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Wednesday, March 15, 2006


Cristina A. Montes

On a lighter note: Last night, we watched our VCD of "Indiana Jones and the Last Crusade" to unwind. Similar themes and details between that movie and TDVC were striking: the search for the Holy Grail, an academician hero Harrison Ford, a lady friend of the academician hero, a Grail expert, a race to get the Grail ahead of the bad guys, puzzles to decipher along the way, a secret society that has been guarding the secret of the Grail for centuries. I get the impression that Dan Brown either wrote TDVC while having an "Indiana Jones and the Last Crusade" hangover or deliberately wrote a serious, perverse version of the lighthearted adventure.

Also striking: for all its slapstick humor, "Indiana Jones and the Last Crusade" treated the theme of the Holy Grail with a semblance of reverence.

Mark Brumley

Philosopher Mortimer Adler had some choice comments regarding Joseph Campbell that can be found here:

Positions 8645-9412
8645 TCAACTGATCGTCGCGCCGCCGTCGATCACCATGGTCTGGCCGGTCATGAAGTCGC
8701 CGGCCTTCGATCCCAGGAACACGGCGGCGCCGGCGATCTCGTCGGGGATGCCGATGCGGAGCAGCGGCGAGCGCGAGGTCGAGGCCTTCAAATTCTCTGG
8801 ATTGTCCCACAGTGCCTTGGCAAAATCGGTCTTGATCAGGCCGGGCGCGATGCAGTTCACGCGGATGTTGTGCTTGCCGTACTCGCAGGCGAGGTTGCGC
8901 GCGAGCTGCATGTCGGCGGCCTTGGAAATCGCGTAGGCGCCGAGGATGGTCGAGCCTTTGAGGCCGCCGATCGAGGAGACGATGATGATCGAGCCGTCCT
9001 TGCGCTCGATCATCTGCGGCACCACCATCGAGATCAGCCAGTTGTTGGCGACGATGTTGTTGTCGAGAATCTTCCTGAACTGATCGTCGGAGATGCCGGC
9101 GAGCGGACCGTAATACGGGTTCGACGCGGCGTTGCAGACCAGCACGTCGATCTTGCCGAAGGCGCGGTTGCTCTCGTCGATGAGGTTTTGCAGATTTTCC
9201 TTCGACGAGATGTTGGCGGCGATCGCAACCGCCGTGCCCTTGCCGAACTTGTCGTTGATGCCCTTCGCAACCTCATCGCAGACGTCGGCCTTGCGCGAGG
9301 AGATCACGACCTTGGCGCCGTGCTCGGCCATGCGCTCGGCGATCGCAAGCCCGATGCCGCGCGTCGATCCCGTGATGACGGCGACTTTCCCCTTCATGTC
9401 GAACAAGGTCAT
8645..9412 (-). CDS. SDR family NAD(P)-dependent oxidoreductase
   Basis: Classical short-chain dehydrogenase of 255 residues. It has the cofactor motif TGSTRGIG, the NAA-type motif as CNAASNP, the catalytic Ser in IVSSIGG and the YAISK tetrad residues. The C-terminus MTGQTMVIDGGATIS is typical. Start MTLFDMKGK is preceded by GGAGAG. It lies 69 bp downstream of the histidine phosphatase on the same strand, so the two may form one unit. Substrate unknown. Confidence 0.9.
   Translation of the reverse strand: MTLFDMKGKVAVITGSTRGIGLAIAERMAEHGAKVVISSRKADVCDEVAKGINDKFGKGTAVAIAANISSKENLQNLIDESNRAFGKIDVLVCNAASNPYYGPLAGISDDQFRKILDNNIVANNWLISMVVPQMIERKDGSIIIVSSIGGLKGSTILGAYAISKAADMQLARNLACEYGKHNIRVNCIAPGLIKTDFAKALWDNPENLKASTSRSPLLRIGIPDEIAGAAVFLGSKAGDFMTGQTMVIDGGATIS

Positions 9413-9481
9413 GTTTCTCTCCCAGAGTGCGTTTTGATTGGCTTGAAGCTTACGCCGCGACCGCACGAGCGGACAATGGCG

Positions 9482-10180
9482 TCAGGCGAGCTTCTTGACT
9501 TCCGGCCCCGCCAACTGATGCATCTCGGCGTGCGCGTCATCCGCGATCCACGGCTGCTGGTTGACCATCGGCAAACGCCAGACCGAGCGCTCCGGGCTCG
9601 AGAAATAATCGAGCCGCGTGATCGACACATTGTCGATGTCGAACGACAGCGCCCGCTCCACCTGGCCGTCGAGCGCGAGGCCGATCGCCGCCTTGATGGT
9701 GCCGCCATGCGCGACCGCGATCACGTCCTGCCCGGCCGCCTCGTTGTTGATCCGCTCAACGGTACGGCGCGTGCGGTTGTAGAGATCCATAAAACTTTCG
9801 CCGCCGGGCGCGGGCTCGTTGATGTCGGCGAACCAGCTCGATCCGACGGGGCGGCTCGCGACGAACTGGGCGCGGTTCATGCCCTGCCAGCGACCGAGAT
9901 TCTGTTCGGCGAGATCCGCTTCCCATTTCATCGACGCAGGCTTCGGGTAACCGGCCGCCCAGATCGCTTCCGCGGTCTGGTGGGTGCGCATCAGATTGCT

Campbell's work, if not his personality and manner, supposedly inspired George Lucas as he was working on the original Star Wars trilogy. I don't know what deep insights can be drawn from that fact, but I think it is at least humorous that we have Campbell both to thank for Lucas' original film and to blame for the "open-minded" pomposity of Brown's Langdon.

Ed Peters

CM: you bet, like when Connery slaps Ford's face "that's for blasphemy." Luv it.

Sandra Miesel

And Campbell's professional work has not stood the test of time. Forty years ago, critics (including me) liked to analyze fiction in terms of THE HERO WITH A THOUSAND FACES but it's passe as a critical tool because it ultimately has little to say. Just like someone else we know...

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